Fostering is an amazing way to give a child the love they need in a supportive family environment.
Every year thousands of foster families give vulnerable children loving, stable short term care.
At a glance
- Fostering for adoption is a new initiative
- It's designed for people approved to be both foster and adopt
- Speak to the British Association for Adopting and Fostering for more information and advice
Other people foster children while waiting to adopt them - minimising disruption for kids who crave stability. Here’s a quick guide to the issues foster parents may face and the best way to help children feel more happy, confident and secure.
Fostering for adoption
Fostering for Adoption is quite a recent initiative, designed to get children into a permanent, loving home as early as possible - with a view to adoption further down the line. Aimed at people who have been approved both as foster carers and for adoption, it means children can be placed with you short term until the court hopefully agrees you can adopt them permanently. For a child who craves stability, this option is great for minimising disruption.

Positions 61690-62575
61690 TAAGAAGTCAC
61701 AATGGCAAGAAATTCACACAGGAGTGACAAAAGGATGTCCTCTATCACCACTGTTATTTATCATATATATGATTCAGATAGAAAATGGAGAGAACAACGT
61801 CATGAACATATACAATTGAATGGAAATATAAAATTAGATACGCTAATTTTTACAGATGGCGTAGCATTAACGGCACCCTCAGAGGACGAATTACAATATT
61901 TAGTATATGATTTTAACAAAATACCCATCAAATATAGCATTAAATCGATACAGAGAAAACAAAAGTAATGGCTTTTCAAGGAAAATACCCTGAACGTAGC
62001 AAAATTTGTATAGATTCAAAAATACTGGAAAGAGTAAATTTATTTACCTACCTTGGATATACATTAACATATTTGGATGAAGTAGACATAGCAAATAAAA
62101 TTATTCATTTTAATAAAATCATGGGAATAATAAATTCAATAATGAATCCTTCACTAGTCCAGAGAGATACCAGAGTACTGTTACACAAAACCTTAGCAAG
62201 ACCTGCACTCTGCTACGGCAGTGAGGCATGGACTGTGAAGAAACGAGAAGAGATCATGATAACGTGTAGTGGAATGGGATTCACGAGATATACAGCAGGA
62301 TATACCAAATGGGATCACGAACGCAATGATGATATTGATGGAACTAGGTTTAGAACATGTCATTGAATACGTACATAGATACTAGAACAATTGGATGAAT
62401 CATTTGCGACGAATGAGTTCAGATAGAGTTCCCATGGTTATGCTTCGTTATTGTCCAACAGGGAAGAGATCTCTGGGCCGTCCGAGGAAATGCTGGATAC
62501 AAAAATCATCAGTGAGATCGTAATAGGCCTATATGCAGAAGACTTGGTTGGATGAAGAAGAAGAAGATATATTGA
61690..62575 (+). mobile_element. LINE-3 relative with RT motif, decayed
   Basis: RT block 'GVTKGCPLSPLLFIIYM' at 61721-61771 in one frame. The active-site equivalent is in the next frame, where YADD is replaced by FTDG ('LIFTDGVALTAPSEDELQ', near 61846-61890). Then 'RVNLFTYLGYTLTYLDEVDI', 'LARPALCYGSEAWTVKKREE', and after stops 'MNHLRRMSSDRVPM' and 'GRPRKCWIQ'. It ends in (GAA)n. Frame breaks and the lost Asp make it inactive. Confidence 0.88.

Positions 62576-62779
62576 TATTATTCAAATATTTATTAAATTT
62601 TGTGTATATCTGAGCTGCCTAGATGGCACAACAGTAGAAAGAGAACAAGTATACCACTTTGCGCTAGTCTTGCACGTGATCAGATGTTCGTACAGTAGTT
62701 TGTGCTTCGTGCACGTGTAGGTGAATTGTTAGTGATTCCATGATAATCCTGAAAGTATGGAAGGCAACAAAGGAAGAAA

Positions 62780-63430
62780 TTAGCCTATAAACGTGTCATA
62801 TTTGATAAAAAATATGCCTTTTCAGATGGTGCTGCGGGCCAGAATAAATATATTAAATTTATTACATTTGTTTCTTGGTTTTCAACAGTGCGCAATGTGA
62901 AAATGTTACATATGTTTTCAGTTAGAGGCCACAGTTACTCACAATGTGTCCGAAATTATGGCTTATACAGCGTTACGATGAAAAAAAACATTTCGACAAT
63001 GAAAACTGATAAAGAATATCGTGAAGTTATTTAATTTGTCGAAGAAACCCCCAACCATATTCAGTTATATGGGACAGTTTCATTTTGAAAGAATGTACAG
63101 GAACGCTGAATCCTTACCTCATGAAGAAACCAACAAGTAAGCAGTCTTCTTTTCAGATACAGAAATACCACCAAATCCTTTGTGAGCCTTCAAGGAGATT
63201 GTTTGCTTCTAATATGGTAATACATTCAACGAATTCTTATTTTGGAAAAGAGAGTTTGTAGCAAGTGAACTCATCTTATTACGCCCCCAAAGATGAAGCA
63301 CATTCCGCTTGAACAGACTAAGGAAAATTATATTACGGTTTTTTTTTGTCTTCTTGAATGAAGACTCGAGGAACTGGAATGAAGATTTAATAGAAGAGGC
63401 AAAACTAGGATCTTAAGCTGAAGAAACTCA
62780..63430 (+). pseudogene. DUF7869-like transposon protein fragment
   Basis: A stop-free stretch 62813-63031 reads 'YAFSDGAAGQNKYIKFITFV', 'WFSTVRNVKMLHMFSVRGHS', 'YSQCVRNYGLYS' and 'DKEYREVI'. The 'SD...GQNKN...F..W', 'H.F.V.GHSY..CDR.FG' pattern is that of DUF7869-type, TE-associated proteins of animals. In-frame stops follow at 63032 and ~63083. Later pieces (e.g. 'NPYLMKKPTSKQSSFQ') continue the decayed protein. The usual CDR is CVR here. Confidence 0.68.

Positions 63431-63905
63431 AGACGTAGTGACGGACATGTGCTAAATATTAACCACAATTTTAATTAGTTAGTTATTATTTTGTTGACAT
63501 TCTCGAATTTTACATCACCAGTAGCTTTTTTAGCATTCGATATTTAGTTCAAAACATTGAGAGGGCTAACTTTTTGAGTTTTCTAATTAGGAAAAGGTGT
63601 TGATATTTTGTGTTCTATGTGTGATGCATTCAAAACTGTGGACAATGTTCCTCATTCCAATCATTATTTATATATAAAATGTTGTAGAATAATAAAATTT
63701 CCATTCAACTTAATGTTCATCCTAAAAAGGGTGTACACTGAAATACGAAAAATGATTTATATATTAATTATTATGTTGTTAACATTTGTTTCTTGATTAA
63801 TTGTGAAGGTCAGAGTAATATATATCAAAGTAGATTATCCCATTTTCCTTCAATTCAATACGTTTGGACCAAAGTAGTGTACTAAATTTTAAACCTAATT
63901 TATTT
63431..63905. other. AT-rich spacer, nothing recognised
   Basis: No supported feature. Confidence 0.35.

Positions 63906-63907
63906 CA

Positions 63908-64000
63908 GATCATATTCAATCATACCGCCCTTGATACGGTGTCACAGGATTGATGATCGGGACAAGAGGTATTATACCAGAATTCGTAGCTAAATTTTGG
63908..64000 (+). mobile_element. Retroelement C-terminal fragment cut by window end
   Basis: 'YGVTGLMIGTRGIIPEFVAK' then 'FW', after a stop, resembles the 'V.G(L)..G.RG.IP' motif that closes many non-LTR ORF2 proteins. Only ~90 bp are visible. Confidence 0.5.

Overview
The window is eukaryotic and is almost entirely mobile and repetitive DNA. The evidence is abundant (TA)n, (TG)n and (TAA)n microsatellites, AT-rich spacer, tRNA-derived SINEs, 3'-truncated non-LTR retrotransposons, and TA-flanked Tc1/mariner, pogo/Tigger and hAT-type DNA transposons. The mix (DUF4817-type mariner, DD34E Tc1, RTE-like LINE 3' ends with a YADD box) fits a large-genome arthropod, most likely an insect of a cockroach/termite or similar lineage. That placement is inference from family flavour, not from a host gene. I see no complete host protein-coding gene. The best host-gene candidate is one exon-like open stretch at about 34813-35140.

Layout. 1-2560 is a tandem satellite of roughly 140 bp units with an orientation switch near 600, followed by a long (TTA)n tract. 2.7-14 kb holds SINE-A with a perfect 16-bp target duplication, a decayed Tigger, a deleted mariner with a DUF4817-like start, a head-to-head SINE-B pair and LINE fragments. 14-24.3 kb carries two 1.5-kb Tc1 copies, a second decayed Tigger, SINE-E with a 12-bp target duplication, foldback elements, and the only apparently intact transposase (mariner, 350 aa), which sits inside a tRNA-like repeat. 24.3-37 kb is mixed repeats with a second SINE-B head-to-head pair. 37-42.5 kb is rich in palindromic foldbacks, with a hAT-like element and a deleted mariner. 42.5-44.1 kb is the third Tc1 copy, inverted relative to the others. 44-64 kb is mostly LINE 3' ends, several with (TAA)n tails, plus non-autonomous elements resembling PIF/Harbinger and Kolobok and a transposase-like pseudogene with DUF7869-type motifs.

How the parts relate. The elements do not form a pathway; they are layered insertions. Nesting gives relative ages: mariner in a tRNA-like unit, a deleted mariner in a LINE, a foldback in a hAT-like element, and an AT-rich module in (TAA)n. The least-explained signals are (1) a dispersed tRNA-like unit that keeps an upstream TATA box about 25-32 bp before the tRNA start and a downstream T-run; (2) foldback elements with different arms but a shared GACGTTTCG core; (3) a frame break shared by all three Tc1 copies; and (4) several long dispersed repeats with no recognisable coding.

Learn about their background
When you’re looking after a child for the first time, it’s important to find out as much as possible about the child's health history and needs, so you know what to expect and how to help.
A new family life
Many adopted children have honed survival skills to deal with a dangerous childhood and developed a confused view of family life and relationships – and you can help them start again. Support for families is getting better, but often the onus is on parents to find the services and treatments that can help their vulnerable children feel confident, happy and secure.
Finding the best help
If you’re fostering or adopting, chances are you will need a lot of perseverance, patience and determination to help children overcome their difficulties and blossom in life. But there are plenty of resources available to help your whole family, so check out the links below.
• NHS Choices – for advice on a wide range of support and services
• Chat to your GP - ask your local authority or social worker about therapeutic parenting courses available to you
• The British Association for Adopting and Fostering (BAAF) - for more information
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